“We are beginning the new year without any problems whatsoever, even small ones, in our relations as we have settled them all,” President Alyaksandr Lukashenka observed as recently as November 18, while receiving Russian Foreign Minister Sergei Lavrov (Svaboda, November 28). Yet, barely nine days later, Lukashenka disgorged an avalanche of curses directed at Russia—such harsh criticism of Russia had not been uttered by Belarusian authorities since the two countries’ conflict over oil tariffs in 2010.
“The behavior of the Russian government does not just surprise—it pains me,” said Lukashenka during his talk with St. Petersburg’s Governor Georgy Poltavchenko. “If trade is not normalized in the nearest future, we will have to react. What kind of behavior is this?!” “We are not puppies to drag us by the scruff of the neck,” added Lukashenka. He also pointed out that Russia’s actions violate the letter and spirit of the Eurasian Union, which will be ushered in on January 1. This rage was all about Russia’s temporary ban on exports of some agricultural products from Belarus. Angered by this ban, Lukashenka also made two politically vulnerable pronouncements that may boomerang and undercut his efforts to assert Belarus’s independence: “We [meaning Russia and Belarus] are essentially one country. Why are you [Russia] doing this?” exclaimed Lukashenka. Moreover: “I do not understand what is going on and why. After all, we are Russian people and we must be able to settle our differences” (Tut.by, November 27).
Moscow blames Belarus for allegedly circumventing Russia’s ban on agricultural products from Western Europe. Russia does not mind Belarus importing Western products banned in Russia, processing them, and then delivering them onward to Russia. What it objects to consists of the direct re-export and transport of Western products, ostensibly to Kazakhstan, but actually arranging their sale en route within Russia. It also objects to imports of infected products. Belarusian and Russian accounts of the conflict are incongruous. Belarusian accounts refer, for example, to a frivolous ban of meat and processed meat exports from multiple producers.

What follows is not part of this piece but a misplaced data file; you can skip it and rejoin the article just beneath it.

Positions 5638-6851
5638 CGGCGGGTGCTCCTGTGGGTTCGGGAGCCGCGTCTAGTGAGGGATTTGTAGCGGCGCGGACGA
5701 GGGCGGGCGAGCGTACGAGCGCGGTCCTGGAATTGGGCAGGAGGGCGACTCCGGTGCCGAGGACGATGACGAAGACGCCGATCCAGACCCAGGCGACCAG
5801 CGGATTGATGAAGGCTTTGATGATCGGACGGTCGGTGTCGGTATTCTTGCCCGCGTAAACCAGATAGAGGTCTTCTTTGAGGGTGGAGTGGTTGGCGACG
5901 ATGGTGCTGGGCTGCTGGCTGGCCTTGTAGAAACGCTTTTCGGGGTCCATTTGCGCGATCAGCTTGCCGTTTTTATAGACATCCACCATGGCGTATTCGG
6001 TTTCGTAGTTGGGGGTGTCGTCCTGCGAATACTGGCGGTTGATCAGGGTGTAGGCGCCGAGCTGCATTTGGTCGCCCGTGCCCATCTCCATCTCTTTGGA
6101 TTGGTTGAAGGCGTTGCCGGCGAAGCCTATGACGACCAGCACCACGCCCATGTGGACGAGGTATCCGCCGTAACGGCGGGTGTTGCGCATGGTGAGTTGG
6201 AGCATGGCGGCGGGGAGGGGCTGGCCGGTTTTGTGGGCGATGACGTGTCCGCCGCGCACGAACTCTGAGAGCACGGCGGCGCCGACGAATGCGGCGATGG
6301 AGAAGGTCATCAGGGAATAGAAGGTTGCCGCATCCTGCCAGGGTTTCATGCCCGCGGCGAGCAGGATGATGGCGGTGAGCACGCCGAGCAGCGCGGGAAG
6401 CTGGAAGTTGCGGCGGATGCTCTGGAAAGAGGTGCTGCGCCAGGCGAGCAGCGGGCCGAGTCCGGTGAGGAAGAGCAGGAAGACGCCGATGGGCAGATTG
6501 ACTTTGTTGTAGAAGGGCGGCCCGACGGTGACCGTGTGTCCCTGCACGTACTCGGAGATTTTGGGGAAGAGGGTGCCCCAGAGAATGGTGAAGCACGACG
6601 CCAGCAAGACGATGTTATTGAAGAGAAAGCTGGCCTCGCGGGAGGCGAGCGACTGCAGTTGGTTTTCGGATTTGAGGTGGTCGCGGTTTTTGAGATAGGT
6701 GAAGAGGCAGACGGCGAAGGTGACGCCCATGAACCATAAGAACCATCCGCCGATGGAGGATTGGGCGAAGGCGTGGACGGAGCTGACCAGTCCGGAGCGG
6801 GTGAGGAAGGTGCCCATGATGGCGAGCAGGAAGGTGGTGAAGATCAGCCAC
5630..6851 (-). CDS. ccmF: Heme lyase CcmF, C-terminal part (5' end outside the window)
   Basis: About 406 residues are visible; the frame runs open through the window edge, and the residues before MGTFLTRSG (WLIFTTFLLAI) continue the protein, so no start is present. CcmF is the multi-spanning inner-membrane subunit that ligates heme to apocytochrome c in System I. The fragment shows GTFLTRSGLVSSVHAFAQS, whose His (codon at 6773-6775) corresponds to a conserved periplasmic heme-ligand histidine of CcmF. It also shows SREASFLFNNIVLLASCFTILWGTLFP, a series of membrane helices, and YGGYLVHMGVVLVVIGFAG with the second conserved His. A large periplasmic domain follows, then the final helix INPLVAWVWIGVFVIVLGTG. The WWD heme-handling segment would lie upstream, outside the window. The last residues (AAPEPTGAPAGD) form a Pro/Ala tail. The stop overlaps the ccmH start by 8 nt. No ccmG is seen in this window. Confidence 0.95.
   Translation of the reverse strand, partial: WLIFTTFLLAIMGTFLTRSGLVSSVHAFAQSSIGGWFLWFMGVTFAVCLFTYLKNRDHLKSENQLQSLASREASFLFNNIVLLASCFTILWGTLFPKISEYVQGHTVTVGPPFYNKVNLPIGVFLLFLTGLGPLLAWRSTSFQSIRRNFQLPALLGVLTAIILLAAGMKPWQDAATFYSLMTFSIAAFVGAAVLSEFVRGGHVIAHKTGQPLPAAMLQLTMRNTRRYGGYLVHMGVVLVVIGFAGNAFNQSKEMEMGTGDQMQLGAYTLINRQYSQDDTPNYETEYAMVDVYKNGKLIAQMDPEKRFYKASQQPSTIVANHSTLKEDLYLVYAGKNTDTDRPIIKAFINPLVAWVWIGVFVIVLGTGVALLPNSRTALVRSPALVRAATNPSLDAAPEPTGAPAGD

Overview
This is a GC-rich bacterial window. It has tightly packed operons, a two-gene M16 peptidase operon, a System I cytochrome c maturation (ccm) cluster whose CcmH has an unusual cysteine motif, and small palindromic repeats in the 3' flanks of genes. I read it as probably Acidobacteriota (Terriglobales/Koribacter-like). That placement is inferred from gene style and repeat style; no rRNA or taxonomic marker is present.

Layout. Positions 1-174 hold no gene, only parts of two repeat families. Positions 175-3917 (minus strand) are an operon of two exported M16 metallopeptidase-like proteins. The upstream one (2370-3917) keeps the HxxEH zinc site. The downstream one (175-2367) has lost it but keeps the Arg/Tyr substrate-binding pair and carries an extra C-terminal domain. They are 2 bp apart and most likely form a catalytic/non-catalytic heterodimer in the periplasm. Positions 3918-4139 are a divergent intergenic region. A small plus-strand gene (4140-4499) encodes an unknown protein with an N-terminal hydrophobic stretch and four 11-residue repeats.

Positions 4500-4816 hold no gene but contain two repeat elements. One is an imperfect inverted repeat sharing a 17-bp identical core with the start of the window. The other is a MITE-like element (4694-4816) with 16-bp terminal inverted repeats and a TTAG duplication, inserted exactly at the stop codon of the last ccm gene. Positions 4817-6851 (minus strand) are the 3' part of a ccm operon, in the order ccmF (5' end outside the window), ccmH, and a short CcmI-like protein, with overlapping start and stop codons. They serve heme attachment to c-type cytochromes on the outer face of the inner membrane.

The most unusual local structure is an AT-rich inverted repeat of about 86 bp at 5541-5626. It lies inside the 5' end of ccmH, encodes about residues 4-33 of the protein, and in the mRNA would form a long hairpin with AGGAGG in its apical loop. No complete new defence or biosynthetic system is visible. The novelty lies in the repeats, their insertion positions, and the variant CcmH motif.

In August, Belarus exported to Russia more than 15,000 tons of pork, beef, sausages and canned meat worth $71 million; in September, exports increased by 7 percent. However, on November 24, a temporary ban was imposed on exports from nine Belarusian production units and, on November 26, from eight more producers. This was reportedly due to Russian controllers discovering coliform bacteria, salmonella, listeria and excessive antibiotics in Belarusian meat products. Belarusian controllers, on the other hand, have failed to confirm those findings. A sense of indignation was conveyed by some official statements even before Lukashenka’s public display of rage. Thus, according to Alexei Bogdanov from the Belarusian Ministry of Agriculture, “if Russia does not want to accept our products, we will determine where to sell them. We export to 56 countries and always work on [diversifying] our export destinations” (Belorusskie Novosti, November 26). Nikolai Ivanchenko, a Belarusian member of parliament (MP), observed, “It is my impression that we are always in the role of petitioners and those justifying themselves… If [Russian] claims turn out to be unjustified, we have to demand compensation for losses.” Another MP, Vladyslav Tsydik, called the Russian ban a “game under the rug.” This is apparently an allusion at conspiracy aiming to boost prices to please Russian domestic producers. According to Belarusian Deputy Prime Minister Mikhail Rusyi, “this is a tough competition and all sorts of methods are used” (Tut.by, November 28).